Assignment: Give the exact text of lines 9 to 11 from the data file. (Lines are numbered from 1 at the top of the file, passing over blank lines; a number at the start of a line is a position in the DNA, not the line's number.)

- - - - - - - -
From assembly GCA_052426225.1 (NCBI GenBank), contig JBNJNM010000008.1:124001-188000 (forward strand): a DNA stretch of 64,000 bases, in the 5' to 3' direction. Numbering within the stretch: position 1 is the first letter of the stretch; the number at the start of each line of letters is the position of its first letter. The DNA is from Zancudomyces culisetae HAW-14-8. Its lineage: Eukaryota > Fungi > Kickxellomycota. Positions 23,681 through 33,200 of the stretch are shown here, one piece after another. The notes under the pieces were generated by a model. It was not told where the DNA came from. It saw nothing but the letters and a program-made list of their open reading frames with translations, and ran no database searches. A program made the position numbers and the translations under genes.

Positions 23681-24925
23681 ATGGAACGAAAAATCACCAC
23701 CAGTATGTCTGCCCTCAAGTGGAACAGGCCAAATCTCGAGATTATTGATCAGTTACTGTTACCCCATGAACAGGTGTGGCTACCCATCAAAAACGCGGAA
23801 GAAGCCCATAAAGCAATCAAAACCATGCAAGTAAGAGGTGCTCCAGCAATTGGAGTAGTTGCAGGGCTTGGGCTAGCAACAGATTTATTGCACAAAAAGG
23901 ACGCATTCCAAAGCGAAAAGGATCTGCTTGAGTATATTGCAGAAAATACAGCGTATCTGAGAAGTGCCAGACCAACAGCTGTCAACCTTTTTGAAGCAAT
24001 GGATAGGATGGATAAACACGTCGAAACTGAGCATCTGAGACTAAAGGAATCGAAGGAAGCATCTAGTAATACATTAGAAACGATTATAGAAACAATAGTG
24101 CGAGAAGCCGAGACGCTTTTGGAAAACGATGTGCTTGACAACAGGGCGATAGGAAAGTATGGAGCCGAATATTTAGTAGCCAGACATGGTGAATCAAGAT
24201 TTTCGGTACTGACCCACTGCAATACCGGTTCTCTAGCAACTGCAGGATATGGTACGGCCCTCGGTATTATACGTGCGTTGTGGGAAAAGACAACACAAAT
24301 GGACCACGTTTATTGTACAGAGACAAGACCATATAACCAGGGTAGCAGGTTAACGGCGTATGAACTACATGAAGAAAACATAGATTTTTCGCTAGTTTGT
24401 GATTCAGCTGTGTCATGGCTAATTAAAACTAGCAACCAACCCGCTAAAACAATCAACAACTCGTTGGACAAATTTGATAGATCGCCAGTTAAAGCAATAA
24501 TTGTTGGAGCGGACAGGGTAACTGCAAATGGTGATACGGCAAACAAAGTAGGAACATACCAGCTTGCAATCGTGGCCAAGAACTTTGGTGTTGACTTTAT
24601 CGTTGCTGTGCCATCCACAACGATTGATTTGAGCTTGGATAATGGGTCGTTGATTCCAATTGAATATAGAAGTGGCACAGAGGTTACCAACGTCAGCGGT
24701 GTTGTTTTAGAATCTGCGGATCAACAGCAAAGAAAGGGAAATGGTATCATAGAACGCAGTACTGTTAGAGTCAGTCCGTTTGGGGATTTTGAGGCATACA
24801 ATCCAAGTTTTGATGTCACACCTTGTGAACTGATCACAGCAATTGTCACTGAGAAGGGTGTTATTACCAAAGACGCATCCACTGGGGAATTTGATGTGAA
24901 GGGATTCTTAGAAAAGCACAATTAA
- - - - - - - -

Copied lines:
24201 TTTCGGTACTGACCCACTGCAATACCGGTTCTCTAGCAACTGCAGGATATGGTACGGCCCTCGGTATTATACGTGCGTTGTGGGAAAAGACAACACAAAT
24301 GGACCACGTTTATTGTACAGAGACAAGACCATATAACCAGGGTAGCAGGTTAACGGCGTATGAACTACATGAAGAAAACATAGATTTTTCGCTAGTTTGT
24401 GATTCAGCTGTGTCATGGCTAATTAAAACTAGCAACCAACCCGCTAAAACAATCAACAACTCGTTGGACAAATTTGATAGATCGCCAGTTAAAGCAATAA